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Hanley Ramirez's attitude problems are not new

May 18, 2010, 11:22 AM EDT

hanley headshot.JPGTo top off what has become a Hanley Ramirez morning, let us take a walk down memory lane — way back to last October — to Jorge Arangure’s profile of Ramirez for ESPN, in which Ramirez’s attitude — though, to be fair, not his work ethic — was cast into serious doubt.

And let’s be clear about this: there are two separate things happening with Hanley Ramirez at the moment. On the one hand we have last night’s incident, which was an example of a guy not playing hard.  That could have and should have ended last night with the benching, some conciliatory words and a good night’s sleep.

Today’s unapologetic garbage from Ramirez about how he doesn’t respect Fredi Gonzalez because he never played in the big leagues is a matter of attitude — not hustle — and it’s on par with what Arangure wrote about last fall.  It’s also much, much worse for the Marlins than any amount of lollygagging can ever be.

  1. Joe - May 18, 2010 at 11:50 AM

    Remember it’s not okay to say that Hanley lacks “hustle” :)

  2. Mike G. - May 18, 2010 at 11:56 AM

    http://www.fishstripes.com/2010/5/18/1476688/hanleys-attitude
    This is a pretty good summary of Hanley’s problems as well.
    You’re dead on, too, Craig about how this is now a bigger problem. Lots of players have bad ABs or moments where they aren’t “giving their all.” But this morning seems systemic of a larger problem that’s going to need to be addressed by the Marlins. No player – no matter how great he is on the field – is bigger than the team or the game.

  3. michael standish - May 18, 2010 at 12:05 PM

    I’m going to leave any cheap “Hanley being Hanley” remarks to my role model, The Old Gator.

  4. Old Gator - May 18, 2010 at 12:10 PM

    That’s just Hanley being Hanley.

  5. michael standish - May 18, 2010 at 12:38 PM

    Now that Old Gator’s warmed up, I wonder if he could do some kind of soccer riff involving a corner kick by Ramirez that Canseco headers for a score?

  6. Steve C - May 18, 2010 at 12:46 PM

    Disclaimer: I could be making every word of what follows up, but for some reason I think it is true to some degree.
    These attitude problems were a factor in the Red Sox decision to trade Hanley et al in exchange for Beckett and Lowell. Hanley had a lot of trouble in the Sox minor league system, some believe it was his attitude others think that the cultural differences he experienced within the organization were to blame. As with most things it is most likely a combination of the two.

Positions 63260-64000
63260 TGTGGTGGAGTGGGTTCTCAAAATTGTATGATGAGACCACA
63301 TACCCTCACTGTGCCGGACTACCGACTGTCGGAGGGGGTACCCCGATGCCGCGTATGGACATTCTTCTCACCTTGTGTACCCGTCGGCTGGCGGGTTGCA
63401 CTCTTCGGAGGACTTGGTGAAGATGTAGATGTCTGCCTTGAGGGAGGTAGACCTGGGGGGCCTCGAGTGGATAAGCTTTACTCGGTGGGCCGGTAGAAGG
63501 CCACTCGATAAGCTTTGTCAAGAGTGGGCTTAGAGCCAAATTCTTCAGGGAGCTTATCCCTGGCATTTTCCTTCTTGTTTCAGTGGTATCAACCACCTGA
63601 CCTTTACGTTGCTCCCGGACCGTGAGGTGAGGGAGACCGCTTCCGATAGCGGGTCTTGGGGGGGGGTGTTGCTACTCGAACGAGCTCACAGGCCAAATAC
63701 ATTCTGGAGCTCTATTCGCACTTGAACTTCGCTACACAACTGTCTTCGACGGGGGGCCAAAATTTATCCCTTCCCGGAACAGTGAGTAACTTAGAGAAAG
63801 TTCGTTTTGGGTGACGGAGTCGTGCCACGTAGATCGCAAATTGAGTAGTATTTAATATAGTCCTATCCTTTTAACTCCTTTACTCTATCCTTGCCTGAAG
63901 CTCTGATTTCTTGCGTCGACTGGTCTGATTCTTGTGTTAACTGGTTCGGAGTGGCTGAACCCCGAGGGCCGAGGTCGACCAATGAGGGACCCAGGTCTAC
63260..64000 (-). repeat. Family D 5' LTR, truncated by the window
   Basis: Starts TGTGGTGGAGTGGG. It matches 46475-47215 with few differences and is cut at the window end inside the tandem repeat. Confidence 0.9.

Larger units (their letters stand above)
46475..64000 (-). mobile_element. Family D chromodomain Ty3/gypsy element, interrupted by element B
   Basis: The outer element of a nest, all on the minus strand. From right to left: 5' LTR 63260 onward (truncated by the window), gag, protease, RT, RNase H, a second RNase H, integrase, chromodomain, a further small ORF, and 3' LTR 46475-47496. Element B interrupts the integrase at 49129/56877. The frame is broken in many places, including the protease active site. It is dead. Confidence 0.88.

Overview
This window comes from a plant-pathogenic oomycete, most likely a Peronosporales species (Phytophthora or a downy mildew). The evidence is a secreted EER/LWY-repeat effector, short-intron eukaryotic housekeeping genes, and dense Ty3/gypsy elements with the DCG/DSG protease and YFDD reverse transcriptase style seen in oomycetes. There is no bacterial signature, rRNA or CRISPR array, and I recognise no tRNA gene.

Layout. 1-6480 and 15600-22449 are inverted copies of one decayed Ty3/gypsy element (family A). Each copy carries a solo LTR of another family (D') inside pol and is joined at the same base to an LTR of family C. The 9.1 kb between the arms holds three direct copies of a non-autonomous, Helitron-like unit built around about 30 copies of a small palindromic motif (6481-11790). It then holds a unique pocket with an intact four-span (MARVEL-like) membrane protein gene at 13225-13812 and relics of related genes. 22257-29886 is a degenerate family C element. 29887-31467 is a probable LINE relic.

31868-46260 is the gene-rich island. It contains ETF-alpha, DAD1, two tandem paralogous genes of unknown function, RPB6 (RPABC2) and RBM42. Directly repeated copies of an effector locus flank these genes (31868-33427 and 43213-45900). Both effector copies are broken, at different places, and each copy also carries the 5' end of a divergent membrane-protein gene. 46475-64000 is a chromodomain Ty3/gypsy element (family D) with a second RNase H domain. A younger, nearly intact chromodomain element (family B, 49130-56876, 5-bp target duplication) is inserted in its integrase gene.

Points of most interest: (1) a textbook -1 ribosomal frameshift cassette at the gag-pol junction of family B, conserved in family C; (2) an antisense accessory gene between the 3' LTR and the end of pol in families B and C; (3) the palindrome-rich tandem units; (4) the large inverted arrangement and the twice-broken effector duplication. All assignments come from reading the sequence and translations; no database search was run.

Captch: mogridge ago

  7. Old Gator - May 18, 2010 at 12:58 PM

    Last season, when Dan Uggla decided to shoot his mouth off in Hanley’s direction, I was stuck in traffic on the Palmetto Expressway – which at rush hour is akin to being a tapeworm in a constipated glutton – and decided to call in the radio talk show wherein a discussion of the “Hanley problem” (as opposed, for example, to the “Uggla problem”) was currently underway. Mind you, about the only time I ever do call in to these idiocy-fests is when I’m stuck on the Palmetto – normally, I find listening to a few tracks off Charley Parker Plays the Blues rather more edifying about even baseball than most talk radio. On this occasion, though, the Chihuahua himself, taking a break from his usual indulgence in discussing old movies (about which he sounds far more authoritative than he does when talking baseball), was honing his spinning skills trying to sound like he was actually responding to questions about Uggla and Ramirez without really responding to them. This talent for evasion, I suppose, is why Loria keeps him around, aside from his being family by marriage or some such thing; it was, after all, the Chihuahua who coined the term “market adjustment” as a euphemism for stripping the payroll down to the point where Loria could pay it out in handfulls of coins. I called in, got the producer or whomever guards the gate, and was asked what I wanted to say to the Feesh’s prince of doubletalk. I said I wanted to ask him if he thought Uggla shouldn’t go pick on somebody who was batting a hundred points and change lower than he was. I was placed on hold and left there, and there I remain to this day. Ah well.
    .
    I never did work in an environment where “chemistry” was significant; most university faculty departments, like many other professionally balkanized working environments, are in dire need of adult supervision. I don’t see why a baseball clubhouse ought to be any different, and from the sound of it, most aren’t. And why else? These are guys who play a child’s game for grotesquely higher stakes than most professions undertaken in deadly earnest, like police work or firefighting. The most famous example of professional excellence achieved despite (or, who knows, maybe because of) unceasing juvenility had to be the fightin’ Oakland A’s of yore. For every “We are Family” team out there, there must be twenty Houses of York in cleats. The Borg pocketed its ’77 Series while enduring the metastatic ego of Reggie Jackson. The ’86 Mutts brawled their way through a runaway season (see The Bad Guys Won for a great look at that memorable year). The ’88 Bums spent an entire season living in terror that if they screwed up Kirk Gibson would break them into little pieces. And how would you have liked to dog it in front of Ty Cobb prior to health reform?